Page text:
- Author: Dennis Cardiff
- Published: June 2014 by Gotta Find A Home
- Category: Non Fiction
Many thanks to Dennis Cardiff for supplying me with a copy as part of Rosie Amber’s book review team.
Writing about the homeless and helping the homeless, has given my life a purpose that it didn’t have before. Documenting their stories will, I hope, introduce them to the public in a non-threatening way. Some panhandlers look intimidating, but that disappears when one sees them laugh.
When I met Joy I was going through an emotional crisis. Meeting her and her friends – worrying about them and whether or not they would be able to eat and find a place to sleep – took my mind off my problems, that then, seemed insignificant.
This is a non fictional story of a group of homeless people in a Canadian city from the perspective of the man who befriended them. Documented in diary format Dennis Cardiff catalogues the conversations he has with the various panhandlers, which brings home the reality of people who are forced, for one reason or another, into a life on the streets. These accounts show just how people’s lives and personalities can be and are formed by past traumas in the form of abuse, addiction and mental and physical disorders.
The conversations throughout the book demonstrate the sense of community among the group and the very noticeably differing personalities, each having their own stories and set of circumstances, and all the while helping the reader to see them as people in their own right, with real feelings and needs, struggling to survive against the odds.
Ian – “I didn’t know what to do. I was homeless and didn’t have any way to get to the hospital, so I phoned Alcoholics Anonymous. They said they would send someone to pick me up and stay with me in the hospital. I was unconscious for three days.”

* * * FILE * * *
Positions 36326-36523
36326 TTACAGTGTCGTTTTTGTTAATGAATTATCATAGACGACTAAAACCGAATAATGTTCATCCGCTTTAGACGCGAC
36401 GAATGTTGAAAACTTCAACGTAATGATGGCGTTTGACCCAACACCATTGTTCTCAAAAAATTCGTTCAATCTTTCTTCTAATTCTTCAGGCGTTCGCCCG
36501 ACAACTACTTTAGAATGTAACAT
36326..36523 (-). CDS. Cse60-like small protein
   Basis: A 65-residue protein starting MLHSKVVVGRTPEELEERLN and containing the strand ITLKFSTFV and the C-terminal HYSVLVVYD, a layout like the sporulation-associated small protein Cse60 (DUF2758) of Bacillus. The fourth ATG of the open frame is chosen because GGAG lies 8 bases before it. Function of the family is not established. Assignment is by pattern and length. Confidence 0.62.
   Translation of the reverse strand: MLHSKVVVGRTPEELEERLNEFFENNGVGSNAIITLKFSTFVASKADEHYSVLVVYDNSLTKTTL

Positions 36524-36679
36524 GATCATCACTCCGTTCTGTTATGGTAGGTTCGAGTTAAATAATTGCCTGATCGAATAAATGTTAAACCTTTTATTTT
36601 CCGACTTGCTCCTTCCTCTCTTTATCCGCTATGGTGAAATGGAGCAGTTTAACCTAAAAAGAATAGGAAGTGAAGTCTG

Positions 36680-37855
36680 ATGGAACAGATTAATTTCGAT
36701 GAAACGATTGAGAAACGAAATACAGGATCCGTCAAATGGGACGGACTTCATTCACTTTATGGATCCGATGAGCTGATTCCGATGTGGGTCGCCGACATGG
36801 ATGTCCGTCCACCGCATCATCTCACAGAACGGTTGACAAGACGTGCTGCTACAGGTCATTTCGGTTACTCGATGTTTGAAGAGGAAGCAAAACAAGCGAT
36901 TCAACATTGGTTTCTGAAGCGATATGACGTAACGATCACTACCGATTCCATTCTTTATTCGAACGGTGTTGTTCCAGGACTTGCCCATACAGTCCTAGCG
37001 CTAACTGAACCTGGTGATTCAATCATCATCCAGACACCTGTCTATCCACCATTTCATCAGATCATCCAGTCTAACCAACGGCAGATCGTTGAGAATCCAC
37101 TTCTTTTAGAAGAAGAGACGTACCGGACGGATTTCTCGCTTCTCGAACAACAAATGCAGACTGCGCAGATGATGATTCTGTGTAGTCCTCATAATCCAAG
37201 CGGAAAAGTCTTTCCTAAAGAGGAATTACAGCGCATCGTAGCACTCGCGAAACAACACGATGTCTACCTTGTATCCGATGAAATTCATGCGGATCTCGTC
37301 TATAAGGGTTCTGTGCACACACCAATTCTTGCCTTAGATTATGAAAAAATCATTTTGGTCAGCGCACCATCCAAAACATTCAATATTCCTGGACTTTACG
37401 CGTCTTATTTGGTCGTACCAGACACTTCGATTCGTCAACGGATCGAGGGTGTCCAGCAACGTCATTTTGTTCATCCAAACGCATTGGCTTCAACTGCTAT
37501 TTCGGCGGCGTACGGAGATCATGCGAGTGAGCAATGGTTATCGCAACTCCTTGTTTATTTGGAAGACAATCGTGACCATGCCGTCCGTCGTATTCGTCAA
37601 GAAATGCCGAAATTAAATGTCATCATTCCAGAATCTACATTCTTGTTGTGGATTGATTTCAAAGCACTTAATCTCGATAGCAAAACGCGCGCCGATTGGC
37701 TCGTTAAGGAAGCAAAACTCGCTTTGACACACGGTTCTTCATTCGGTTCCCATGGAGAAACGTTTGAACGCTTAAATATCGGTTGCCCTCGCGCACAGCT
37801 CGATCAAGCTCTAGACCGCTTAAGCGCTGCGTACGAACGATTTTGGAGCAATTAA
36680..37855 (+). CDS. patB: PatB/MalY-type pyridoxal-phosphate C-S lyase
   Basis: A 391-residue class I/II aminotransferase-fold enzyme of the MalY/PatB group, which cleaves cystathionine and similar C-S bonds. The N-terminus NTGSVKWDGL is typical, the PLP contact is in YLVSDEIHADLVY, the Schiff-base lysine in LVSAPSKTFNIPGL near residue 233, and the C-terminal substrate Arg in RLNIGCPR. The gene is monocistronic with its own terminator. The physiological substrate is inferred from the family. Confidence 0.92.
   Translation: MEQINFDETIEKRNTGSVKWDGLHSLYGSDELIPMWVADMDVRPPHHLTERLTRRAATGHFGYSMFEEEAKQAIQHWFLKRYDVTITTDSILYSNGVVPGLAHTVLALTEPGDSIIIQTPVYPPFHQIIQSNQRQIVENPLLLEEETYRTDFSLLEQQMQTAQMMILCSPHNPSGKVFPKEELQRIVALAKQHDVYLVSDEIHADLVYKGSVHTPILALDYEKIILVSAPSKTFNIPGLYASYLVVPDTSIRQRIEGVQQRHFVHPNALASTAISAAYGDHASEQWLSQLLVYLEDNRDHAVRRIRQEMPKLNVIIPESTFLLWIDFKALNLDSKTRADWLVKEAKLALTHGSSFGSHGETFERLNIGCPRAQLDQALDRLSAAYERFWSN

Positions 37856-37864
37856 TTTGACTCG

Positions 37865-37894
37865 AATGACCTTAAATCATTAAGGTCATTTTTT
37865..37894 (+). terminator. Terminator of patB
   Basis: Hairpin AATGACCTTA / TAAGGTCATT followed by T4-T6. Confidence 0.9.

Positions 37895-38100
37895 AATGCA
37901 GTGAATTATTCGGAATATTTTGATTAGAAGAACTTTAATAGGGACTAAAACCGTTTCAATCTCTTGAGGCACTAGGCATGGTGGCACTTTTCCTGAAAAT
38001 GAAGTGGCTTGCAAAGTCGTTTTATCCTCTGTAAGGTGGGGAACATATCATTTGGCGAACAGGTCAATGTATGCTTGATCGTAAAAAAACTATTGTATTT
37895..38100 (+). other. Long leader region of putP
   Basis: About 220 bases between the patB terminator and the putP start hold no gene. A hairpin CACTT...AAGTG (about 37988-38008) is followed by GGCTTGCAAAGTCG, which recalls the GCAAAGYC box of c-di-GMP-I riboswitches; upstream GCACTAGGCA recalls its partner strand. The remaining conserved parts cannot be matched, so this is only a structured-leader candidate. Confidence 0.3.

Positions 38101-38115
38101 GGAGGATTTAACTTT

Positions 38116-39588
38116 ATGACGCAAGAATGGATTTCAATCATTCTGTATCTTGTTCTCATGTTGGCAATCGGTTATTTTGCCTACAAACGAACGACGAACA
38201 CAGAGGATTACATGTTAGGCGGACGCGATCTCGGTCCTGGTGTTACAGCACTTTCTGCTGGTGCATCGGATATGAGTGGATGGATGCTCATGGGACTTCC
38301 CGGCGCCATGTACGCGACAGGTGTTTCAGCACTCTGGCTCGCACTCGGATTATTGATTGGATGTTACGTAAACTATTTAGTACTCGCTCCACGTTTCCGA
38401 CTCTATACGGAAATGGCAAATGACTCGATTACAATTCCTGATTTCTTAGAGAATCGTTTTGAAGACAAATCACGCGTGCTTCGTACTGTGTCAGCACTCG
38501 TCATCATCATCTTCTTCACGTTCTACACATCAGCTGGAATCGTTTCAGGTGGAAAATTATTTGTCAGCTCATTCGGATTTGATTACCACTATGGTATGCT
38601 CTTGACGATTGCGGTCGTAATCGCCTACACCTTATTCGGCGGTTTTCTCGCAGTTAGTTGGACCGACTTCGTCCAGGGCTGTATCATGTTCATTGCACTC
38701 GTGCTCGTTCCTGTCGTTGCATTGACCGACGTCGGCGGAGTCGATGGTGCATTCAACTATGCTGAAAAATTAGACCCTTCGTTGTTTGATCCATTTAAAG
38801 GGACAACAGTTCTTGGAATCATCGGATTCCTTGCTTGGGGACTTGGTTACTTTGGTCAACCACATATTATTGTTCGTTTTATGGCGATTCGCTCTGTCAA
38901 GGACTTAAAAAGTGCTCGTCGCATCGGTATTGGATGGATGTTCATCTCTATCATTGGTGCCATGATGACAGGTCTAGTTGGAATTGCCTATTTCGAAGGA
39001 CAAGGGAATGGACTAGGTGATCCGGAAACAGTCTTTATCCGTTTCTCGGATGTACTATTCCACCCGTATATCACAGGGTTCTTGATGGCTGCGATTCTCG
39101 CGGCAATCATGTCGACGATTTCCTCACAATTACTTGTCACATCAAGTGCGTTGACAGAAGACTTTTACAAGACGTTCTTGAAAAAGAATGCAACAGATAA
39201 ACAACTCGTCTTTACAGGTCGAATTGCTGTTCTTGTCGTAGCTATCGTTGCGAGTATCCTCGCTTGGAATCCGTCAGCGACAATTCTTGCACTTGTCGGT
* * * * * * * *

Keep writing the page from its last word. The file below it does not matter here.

Shark – “I’ve been sick. I’ve had a lot of pain in my legs, my right hip and my shoulders from my HIV. Morphine makes me sick. I take the pills and sometimes they stay down, most time they come right back up. Marijuana and booze work better than the morphine.”
Hippo – “I slept outside last night, under the bridge. There is an exhaust fan overhead, I’ve got a good sleeping bag, the weather was mild so it wasn’t too bad.I’ve had it with the shelters. It’s really bad there now, mostly crack heads. Things get stolen, it’s noisy, fights start, there are bedbugs. I’d like to get a clean place that’s quiet, no bugs and a lock on the door.”
This book tells it like it is, with no frills, and it is a challenging read. Not only because of the plight of the street people but also the way they are viewed and judged by the general public and more often than not, ignored. It’s something I imagine most of us, including myself, are guilty of. Dennis Cardiff tackles the issue in a completely constructive way by offering food, a bus ticket or coffee on daily basis and gradually getting to know the street people. It all started one morning as he was walking to work and saw a woman sitting on the sidewalk. He didn’t know quite what he should do, if anything. A friend advised him to offer her food and coffee and so began a morning ritual which evolved into a life changing experience for the author.
Joy fell on hard times. She slept behind a dumpster in back of the coffee shop. I saw her with blackened eyes, bruised legs, cracked ribs, cut and swollen lips.
Joy – “My boyfriend punched me in the face. I’m covered in bruises, my ribs are in bad shape and I’ve been coughing blood….He’s ok when he’s sober, but when he drinks he gets crazy.”
This is a unique insight into homelessness and the views of some of the people who live on the streets. Dennis Cardiff doesn’t try to explain why they are homeless or suggest solutions, he just offers his time, friendship and a willingness to listen.